Right at the start, I had to access a dictionary. What is a Grasior or Grasier?….my guess would be farmer of some sort. Oxford says ” someone who feeds cattle for market or a large scale sheep or cattle farmer”.  After the preliminaries of the will, Nathaniel begins his bequests. He takes care of his wife Elizabeth for the remainder of her life by a trust  of 240 pounds managed by the TWO JOHN’s. He gives her “my BED in the parlor with all the bedding thereunto belonging in my chest standing at the said bed foot all my linen except for what is used with my other beds all my pewter which was my wife’s at the time of our marriage.” Nice of him to return it to her.

He then goes on to make specific monetary bequests to his siblings, kinsmen, kinswomen and nieces and nephews.  “How I give and bequeath unto my nephew JOHN MASON, son of my said brother John  Mason the sum of 100£ . To my nieces ELIZABETH DALTON and SARAH MASON daughters of my said brother John Mason and to each of them 40£ apiece. To MARY MASON another daughter of my said brother John Mason” …..and so on and so on as the money is doled out. Hard to equate the value of this money in today’s terms, but I would guess that he was a reasonably wealthy gentleman. (In 1720 an ounce of gold in London cost about £4.31  and today it costs £768 and a midling type of family could live on 40 to 60 pounds a year.)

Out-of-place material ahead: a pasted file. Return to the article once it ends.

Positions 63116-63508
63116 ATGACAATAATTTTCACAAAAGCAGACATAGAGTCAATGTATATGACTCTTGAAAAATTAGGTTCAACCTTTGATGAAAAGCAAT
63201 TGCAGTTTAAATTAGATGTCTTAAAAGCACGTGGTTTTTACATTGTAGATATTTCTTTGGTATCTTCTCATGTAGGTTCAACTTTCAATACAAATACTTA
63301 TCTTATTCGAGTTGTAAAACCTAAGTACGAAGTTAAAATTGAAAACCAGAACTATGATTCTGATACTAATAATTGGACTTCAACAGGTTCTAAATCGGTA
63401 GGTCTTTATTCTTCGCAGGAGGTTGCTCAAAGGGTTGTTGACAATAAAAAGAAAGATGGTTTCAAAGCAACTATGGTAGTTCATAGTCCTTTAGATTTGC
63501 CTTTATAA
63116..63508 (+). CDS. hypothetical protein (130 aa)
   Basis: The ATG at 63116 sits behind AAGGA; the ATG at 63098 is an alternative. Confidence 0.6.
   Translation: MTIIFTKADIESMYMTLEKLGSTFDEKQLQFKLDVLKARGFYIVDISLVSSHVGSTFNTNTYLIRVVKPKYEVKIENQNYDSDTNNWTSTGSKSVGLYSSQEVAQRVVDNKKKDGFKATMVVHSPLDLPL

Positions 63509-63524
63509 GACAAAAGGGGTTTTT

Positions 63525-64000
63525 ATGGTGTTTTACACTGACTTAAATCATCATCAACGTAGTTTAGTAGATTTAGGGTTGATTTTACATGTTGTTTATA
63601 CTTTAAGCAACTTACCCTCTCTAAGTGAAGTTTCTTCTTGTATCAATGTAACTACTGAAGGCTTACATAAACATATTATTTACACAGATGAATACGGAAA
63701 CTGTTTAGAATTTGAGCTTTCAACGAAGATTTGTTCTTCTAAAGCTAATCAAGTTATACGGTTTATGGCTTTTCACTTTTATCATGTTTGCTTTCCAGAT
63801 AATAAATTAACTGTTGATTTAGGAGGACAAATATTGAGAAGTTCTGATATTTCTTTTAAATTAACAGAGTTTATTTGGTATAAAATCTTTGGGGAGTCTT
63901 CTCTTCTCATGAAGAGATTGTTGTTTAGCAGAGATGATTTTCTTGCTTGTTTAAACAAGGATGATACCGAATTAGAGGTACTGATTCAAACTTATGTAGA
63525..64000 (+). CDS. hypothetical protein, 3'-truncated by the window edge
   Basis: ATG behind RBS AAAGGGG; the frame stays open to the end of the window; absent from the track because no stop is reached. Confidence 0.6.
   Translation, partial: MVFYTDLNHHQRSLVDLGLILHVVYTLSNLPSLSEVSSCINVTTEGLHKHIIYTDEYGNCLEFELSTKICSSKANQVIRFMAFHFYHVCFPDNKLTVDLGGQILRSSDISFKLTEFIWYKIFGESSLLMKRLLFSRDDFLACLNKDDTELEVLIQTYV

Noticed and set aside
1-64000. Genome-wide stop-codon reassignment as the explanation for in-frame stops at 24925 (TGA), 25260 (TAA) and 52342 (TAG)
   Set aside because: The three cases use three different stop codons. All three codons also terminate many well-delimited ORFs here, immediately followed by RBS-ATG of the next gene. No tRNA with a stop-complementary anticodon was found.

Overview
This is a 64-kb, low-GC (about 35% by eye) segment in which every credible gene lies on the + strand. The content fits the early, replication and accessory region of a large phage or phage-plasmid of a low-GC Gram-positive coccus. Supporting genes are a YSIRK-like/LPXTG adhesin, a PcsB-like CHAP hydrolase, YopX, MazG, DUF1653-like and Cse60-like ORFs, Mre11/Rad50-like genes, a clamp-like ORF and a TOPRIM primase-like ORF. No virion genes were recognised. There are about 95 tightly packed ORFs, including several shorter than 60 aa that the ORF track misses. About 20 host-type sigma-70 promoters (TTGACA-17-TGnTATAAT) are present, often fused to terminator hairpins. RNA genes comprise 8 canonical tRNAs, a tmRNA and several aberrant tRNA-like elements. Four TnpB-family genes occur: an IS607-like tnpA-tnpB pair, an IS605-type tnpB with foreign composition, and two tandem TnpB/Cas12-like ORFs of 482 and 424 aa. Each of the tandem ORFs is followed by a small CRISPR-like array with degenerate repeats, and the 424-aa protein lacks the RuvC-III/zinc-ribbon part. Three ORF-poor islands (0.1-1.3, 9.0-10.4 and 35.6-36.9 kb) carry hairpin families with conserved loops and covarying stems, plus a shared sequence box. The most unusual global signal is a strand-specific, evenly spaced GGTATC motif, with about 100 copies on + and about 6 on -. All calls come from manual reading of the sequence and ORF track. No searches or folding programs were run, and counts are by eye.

He takes care of John’s younger children.. “How I give to my nephew DANIEL MASON another of the sons of my said brother John Mason the sum of 10£ to be paid at age 13 in order to put him into an apprenticeship.”  Apprenticeships were commonly arranged for the younger children in large families so they would be able to earn a living.

Next he disposes of  his possessions many of which go to his nieces “. How I give and bequeath to my niece ELIZABETH DALTON my bed in the chamber over the hall with all the bedding thereunto belonging and my best brass pot. How I give unto my niece SARAH MASON my bed standing at the stair head with all the bedding thereunto belonging. How I give to my niece MARY MASON my great table with the joynt stools thereto belonging. And the other chest in my said parlor and also my best cupboard in the said hall.